Schools’ options for providing supplemental learning resources to at-risk students and accelerated learners are opening up. A group of venture investors have awarded $7.5 million in financing to Advanced Academics, an Oklahoma City company that delivers online learning to students in grades seven through 12, the company announced June 6.

“In a difficult environment for venture capital, I believe securing this level of financing sends a strong message about our achievements thus far, as well as the future of our business model,” said Baxter Brings, president and CEO of Advanced Academics. “We have solidified our executive team with top talent in the education publishing industry, correlated our course offerings to more state standards, increased the number of states where we have certified our teachers, and continue to deliver the best possible online experience for high school students.”

Advanced Academics’ new investors are Council Ventures, of Nashville, Chrysalis Ventures, of Louisville, Ky.; and Prosperitas Investment Partners, also of Louisville. Previous investors who participated in the financing were Chisholm Private Capital Partners and American Fidelity Group, both of Oklahoma City.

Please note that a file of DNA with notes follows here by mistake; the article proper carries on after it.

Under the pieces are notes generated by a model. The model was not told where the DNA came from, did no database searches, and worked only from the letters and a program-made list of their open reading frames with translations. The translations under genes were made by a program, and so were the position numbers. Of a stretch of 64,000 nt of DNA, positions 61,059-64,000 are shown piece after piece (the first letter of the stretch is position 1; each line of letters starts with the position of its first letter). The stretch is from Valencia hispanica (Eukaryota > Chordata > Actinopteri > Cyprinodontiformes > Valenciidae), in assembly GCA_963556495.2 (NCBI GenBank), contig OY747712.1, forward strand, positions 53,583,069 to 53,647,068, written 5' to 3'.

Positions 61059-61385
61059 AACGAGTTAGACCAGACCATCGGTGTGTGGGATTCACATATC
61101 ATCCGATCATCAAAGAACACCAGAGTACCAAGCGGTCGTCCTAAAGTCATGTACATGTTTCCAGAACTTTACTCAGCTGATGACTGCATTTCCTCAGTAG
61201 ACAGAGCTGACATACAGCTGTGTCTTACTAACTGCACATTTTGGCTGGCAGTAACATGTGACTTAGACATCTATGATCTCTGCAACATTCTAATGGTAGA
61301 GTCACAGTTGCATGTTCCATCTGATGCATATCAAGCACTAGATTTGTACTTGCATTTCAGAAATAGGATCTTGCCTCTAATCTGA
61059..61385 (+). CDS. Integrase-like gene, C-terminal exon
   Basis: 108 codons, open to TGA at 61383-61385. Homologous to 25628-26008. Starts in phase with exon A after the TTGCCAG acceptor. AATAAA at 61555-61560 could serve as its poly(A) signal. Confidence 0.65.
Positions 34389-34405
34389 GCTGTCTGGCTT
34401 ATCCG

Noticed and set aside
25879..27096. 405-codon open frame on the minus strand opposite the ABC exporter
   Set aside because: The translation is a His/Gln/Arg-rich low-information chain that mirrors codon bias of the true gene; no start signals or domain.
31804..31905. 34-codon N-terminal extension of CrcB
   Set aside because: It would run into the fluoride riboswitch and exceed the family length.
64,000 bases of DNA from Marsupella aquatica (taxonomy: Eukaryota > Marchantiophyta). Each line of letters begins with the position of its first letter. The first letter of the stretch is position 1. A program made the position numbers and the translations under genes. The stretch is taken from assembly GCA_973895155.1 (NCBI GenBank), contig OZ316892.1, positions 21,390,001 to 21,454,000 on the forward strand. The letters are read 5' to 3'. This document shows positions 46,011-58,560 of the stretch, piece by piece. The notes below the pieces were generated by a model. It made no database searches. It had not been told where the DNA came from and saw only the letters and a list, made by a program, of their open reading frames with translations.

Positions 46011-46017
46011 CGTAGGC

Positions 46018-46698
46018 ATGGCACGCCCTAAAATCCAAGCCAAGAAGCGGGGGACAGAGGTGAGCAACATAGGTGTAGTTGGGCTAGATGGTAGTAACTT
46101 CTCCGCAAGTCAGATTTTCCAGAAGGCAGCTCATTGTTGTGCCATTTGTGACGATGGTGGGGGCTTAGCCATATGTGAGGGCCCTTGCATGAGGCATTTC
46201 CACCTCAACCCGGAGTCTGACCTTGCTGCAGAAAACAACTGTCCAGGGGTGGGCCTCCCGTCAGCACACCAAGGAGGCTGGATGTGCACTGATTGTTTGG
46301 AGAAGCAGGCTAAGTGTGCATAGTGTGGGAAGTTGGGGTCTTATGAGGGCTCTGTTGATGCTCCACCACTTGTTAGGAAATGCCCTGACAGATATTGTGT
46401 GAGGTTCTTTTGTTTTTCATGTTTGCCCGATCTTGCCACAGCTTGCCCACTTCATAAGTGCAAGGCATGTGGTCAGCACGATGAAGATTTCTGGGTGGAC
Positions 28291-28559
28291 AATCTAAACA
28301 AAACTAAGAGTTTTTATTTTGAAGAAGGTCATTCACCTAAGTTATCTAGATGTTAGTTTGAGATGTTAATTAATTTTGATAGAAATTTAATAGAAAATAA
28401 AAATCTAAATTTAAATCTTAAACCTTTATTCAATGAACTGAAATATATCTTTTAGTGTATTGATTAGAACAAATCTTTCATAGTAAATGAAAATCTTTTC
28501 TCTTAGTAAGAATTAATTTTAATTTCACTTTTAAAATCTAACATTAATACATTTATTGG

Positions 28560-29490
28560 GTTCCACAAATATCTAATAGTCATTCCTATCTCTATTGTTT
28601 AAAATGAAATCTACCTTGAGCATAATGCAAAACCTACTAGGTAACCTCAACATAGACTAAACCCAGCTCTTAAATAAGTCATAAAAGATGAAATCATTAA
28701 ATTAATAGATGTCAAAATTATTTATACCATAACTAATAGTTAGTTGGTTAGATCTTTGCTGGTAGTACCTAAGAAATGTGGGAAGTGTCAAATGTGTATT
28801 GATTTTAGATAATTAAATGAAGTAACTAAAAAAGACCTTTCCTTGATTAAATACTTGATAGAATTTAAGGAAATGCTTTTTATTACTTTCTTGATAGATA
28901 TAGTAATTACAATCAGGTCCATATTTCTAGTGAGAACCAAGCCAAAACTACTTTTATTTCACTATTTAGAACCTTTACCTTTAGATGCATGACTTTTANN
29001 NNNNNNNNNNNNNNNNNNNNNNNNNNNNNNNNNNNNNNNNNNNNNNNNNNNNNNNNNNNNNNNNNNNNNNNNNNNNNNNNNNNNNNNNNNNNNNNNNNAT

Since January 2002, Advanced Academics has added eight new states for operation: Alaska, Georgia, Michigan, Montana, New Jersey, Pennsylvania, Texas, and Washington. Three recent new contracts include a pilot project with the Detroit Public Schools, the Seattle Public Schools, and the South Brunswick, N.J., Public Schools. Brings says additional major contracts will be announced during the summer.

Under the business model Advanced Academics offers to schools, a staff of certified teachers at the company handles all aspects of the learning experience, including course development, assessment, grading, and 24/7 availability for interaction with the student via real-time chats, eMail, and telephone calls. According to Brings, the company also provides custom reporting and time monitoring of student activity that can be viewed online not only by the district, teacher, and student but also by parents and guardians. Advanced Academics also provides all data necessary for accreditation and funding, plus financial and audit records.


Grant Awards

$4.1 million from the Pennsylvania Department of Community and Economic Development